Congratulations! You survived the holidays. Sure, your wallet may be lighter and you may be a little heavier, but, damn it, you did it. You made it through awkward family gatherings, unwrapping things you didn’t want, and the inevitable questions about your personal life from great aunts you only see once a year. The holidays are over. Your cravings for delicious seasonal cuisine, however, are not. Rather than rehash the same plate over and over again, try transforming some of your Christmas leftovers into tasty new recipes.
Ham = Quiche
Just because you had a rich holiday supper doesn’t mean you can’t follow it up with an equally decadent breakfast the following day. If ham was on the menu this Christmas, then we suggest taking those leftovers and whipping up a quiche. Like it’s well-known pork brother, bacon, ham is a wonderful companion to buttery eggs. Quiche Lorraine is a traditional French dish that features lardon (aka pork fat), so following a that recipe for your ham quiche will yield similar, delicious results.
The recipe basics: All you need is a pie crust, some eggs, and some half-and-half (or similar heavy cream). Whisk together the eggs and cream until well beaten, add your flavor ingredients (onions, herbs, etc.), pour into the pie crust, and bake! For cheese, we suggest cheddar or Swiss, but any variety should do.
Leftover Bones = Stock
Do not throw out the carcass of your roast beast, even if you’ve already picked it clean. Take those bones and use it to make a nice stock — bone broth is all the rage these days. Following your Christmas binge, you could drink your bone broth straight, however, you can also add in some of the leftover meat or veggies you have laying around in your fridge; the same vegetables you use for a pie (below) will also work in a stew.
The recipe basics: To make the stock, simply boil the carcass to blanch out any collagen or other gelatinous bits (if you like these parts, feel free to skip this step). Next, roast your bones on high in the oven for a bit; this will add some flavor to the final product. Finally, plop what you’ve got left into a big pot with some water and let it simmer on low for as long as you dare. What you do with your stock is up to you!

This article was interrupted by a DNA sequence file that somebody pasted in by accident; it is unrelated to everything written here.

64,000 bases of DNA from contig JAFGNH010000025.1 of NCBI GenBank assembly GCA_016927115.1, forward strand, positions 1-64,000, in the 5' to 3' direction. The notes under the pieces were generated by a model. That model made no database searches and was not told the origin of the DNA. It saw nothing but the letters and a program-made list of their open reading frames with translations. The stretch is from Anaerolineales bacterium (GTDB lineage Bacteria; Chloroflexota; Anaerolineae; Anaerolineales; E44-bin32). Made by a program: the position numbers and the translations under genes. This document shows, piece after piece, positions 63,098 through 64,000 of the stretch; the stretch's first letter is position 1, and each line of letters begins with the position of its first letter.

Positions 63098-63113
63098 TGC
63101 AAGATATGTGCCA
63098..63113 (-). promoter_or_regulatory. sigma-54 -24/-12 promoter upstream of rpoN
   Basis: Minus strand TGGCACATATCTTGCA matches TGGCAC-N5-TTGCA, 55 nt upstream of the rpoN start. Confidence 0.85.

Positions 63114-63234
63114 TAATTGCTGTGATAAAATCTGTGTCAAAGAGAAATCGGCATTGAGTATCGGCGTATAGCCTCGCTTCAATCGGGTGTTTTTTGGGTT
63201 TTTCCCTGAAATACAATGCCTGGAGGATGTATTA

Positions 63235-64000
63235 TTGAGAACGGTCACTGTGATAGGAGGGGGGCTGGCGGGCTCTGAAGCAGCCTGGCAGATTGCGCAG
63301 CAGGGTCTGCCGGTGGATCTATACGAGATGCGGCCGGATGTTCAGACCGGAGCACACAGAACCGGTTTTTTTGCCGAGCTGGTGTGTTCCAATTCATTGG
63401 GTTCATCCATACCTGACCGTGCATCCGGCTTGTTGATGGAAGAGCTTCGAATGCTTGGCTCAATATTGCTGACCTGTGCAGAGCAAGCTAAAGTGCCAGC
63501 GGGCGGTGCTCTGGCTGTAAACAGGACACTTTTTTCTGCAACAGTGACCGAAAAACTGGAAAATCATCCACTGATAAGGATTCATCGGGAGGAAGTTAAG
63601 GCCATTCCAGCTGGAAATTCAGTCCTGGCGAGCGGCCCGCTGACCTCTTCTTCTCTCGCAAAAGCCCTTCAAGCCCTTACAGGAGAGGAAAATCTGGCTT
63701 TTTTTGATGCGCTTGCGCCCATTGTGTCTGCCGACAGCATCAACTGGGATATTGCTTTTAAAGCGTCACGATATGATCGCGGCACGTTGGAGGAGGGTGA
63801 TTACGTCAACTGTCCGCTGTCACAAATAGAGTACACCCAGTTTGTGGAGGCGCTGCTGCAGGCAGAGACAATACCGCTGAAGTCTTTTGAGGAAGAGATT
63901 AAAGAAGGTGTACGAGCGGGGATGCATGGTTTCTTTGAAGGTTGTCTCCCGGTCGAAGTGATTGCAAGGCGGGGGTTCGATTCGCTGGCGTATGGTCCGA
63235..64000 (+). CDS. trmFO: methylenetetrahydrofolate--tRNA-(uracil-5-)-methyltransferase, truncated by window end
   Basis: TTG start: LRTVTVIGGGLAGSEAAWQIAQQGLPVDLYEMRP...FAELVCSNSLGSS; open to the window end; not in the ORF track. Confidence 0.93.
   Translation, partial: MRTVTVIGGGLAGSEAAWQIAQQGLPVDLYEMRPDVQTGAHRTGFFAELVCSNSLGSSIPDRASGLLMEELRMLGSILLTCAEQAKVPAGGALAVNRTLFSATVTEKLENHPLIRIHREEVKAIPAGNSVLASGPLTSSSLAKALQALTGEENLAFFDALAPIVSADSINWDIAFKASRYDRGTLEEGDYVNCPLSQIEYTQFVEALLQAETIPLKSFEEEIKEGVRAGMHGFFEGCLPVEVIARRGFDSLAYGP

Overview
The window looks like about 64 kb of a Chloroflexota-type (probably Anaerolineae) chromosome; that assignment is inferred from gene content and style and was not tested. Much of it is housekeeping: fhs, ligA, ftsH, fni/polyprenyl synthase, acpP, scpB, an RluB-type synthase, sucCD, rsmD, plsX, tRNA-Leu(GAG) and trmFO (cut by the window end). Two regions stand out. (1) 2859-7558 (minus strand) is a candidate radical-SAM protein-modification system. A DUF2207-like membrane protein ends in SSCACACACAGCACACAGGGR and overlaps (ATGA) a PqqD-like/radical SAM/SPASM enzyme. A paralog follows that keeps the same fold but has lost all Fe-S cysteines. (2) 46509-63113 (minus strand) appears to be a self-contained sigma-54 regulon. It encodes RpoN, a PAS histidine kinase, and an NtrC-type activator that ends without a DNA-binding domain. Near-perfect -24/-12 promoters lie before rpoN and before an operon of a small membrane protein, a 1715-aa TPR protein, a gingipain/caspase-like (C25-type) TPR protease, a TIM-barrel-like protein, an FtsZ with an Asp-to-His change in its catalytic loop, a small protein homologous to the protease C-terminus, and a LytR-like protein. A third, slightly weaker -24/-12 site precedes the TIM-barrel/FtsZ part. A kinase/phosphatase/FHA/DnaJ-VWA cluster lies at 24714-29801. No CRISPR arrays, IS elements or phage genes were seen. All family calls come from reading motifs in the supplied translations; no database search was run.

Vegetables = Pie
Pie ain’t just for sweet stuff. Your leftover carrots, parsnips, potatoes, celery, peas, and onions will all make great additions to a savory pie. There are one of two directions you can take here: 1) pot pie or 2) shepherd’s pie. Of course, meat will make either of these dishes better, so add your turkey, ham, or whatever else you carved this Christmas. In fact, go ahead and pour a little red wine into the mixture while you’re at it.
The recipe basics: If you go with a pot pie, take your veggies of choice, add some gravy or stock, plop ’em into a pie crust, and bake. If you go with shepherd’s pie, you do the same thing with the veggies, except you put them in a pan, bake, top with your leftover mashed potatoes, then bake some more.
Cranberry = Salad
We’ve suggested some pretty heavy dishes so far. Let’s balance that out with a nice salad. You can use almost any kind of leftover cranberry — cranberry sauce, dried cranberries, real cranberries, hell, even some cranberry dessert filling — as a salad topping.
The recipe basics: Cranberry pairs especially well with spinach or a darker green leaf. Something other things that you may have lying around that will be great additions: pecans, or nuts, and other fruits from your dessert adventures. For the dressing, a simple balsamic, olive oil, or lemon drizzle will do.
Candy Canes and Hot Cocoa = Dessert
Okay, so candy canes and hot cocoa are technically desserts already, but it’s super easy to combine them into one epic dessert. Our go-to is brownies, but this hot-cocoa-and-candy-cane treatment will work well on pancakes, cookies, fudge, and more.
The recipe basics: You can use any hot chocolate powder as an additive to a brownie mix, whether you’re starting from scratch or adding some extra cocoa to a box recipe. Once they’re baked, place those candy canes in a plastic bag, release that pent-up holiday stress by crushing the canes, then sprinkle your sugary, cathartic dust on top of the brownies. Add some marshmallows, if you’re feeling fluffy.
Everything = Sandwich
Have you ever loaded everything from your holiday meal onto one sandwich? Of course, you have — we’ve all done it. What we bet you did not know is that this delicacy has a name: the Turkey Manhattan. Granted, that name only works if you went for turkey this Christmas. This glorious creation is usually an open-face sandwich, but feel free to get creatives.
The recipe basics: Your bottom later is your bread of choice (yes, we think cornbread counts). Next is your turkey (although any meat you had at the Christmas table will do). Another layer will be your mashed potatoes. For the topping? Gravy, of course. Let it flow over the sides. In between these layers, feel free to add your other holiday favorites. Green bean casserole, stuffing, corn pudding, cranberry sauce, mac and cheese, and extra gravy are some of our guilty pleasures.
Article originally published December 26, 2017. Last updated December 2019.
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